Zis-N-Zat From Pastor Asher

God is my conscience, Jesus lives in my heart… this blog is about what I see, what I think, what I do and how I serve God

Approximate Notes for Sunday’s Message; 2nd Message in a Series about Testimonies and Testifying About our Faith

This coming Sunday we will talk about recognizing God’s presence and guidance in our daily activities.

Scripture for this Sunday is Luke 24:13-32. You can read it at this link {Click Me}

An interesting article about experiences of God can be found on this page on CNN blog: {A page on CNN blog titled, My Take: If you hear God speak audibly, you (usually) aren’t crazy}.
I stumbled on this while doing my research for Sunday Message.



Testimony is a recounting of a religious experience to others; it is a profession of our experience of God.


Ideally a testimony begins with God, describes how we are changed through that interaction and how we have grown closer to God because of that experience. A testimony begins with God, and points towards God.


Before we can share a testimony, it only makes sense that we ourselves experience and recognize an encounter with God. I know that all of us encounter God in our daily lives; I also know that most of us do not recognize these experiences because we live in a culture that is immersed in rational explanations for everything.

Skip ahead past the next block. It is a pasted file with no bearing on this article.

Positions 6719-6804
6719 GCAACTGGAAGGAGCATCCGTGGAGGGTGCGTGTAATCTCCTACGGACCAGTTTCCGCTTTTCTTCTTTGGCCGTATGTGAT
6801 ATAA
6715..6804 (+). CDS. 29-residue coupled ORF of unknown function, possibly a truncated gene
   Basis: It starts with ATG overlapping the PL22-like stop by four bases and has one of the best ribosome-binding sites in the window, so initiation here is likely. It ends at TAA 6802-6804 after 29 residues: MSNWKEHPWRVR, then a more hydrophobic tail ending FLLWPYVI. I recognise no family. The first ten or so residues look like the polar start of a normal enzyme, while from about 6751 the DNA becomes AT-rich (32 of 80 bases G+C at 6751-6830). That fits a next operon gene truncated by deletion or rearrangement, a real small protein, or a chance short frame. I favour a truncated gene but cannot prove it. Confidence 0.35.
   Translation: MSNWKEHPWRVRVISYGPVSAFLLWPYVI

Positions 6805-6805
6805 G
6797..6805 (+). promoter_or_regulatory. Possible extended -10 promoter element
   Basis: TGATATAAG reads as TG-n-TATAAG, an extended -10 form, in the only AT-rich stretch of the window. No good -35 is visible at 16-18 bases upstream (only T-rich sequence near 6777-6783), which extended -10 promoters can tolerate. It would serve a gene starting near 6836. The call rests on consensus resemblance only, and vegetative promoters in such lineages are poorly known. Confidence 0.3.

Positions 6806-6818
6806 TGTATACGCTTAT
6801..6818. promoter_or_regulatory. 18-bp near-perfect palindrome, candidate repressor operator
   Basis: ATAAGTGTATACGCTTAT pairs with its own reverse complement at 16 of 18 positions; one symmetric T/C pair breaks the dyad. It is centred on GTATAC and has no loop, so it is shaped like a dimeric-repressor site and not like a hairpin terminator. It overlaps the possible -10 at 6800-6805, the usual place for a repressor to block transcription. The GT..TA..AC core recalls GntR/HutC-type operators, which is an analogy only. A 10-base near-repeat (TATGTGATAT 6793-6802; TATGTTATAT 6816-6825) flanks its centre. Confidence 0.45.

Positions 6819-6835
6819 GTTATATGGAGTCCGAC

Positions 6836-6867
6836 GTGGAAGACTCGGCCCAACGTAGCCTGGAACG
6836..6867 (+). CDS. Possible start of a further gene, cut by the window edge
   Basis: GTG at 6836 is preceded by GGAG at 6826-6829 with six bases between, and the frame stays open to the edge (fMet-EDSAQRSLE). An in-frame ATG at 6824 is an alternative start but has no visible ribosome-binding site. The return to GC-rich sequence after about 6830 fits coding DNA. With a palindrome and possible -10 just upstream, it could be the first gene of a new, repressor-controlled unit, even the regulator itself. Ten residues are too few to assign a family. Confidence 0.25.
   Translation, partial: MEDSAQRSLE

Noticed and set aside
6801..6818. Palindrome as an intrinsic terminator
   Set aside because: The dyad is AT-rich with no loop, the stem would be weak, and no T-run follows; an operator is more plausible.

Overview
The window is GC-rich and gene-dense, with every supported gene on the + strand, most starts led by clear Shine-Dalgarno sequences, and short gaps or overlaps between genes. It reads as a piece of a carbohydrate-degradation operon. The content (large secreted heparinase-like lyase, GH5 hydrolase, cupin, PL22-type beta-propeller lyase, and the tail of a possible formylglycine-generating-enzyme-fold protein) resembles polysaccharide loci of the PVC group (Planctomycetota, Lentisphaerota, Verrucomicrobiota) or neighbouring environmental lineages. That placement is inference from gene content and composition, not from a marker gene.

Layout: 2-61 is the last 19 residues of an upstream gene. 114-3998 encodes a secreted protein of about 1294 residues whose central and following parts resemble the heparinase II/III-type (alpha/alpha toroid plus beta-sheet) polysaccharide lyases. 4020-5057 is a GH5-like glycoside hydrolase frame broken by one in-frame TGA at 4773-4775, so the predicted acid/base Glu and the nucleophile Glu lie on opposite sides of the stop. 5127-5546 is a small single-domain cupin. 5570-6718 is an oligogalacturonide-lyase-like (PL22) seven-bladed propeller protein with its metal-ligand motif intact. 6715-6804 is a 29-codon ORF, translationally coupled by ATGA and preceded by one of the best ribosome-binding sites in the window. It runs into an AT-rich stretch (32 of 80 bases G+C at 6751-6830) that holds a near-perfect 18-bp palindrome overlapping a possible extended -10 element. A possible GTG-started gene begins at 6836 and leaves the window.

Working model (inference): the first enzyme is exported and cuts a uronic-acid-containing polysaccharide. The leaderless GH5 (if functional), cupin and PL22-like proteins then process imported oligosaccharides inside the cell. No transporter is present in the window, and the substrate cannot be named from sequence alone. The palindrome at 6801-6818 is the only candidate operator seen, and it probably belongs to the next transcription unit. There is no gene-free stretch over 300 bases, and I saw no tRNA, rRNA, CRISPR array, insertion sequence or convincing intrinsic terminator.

We are preprogrammed to seek scientific and psychological answers, and by and large we distrust claims of a religious or spiritual nature. That makes it difficult to discern whether we are experiencing God or reacting to our own expectations and predictions.



To begin with, experiences of God are rarely what we imagine them to be. We hope for a booming voice, or a hair-raising miracle, or, my personal favorite, a quick and painless solution to all of life’s problems. We base these on a cursory reading of Jesus’ healings and miracles, Moses parting the Red Sea, Jesus’ resuscitations of Tabitha and Lazarus, Daniel surviving the lions’ den, or Paul being freed from jail by an earthquake. Most of us do not experience anything like that.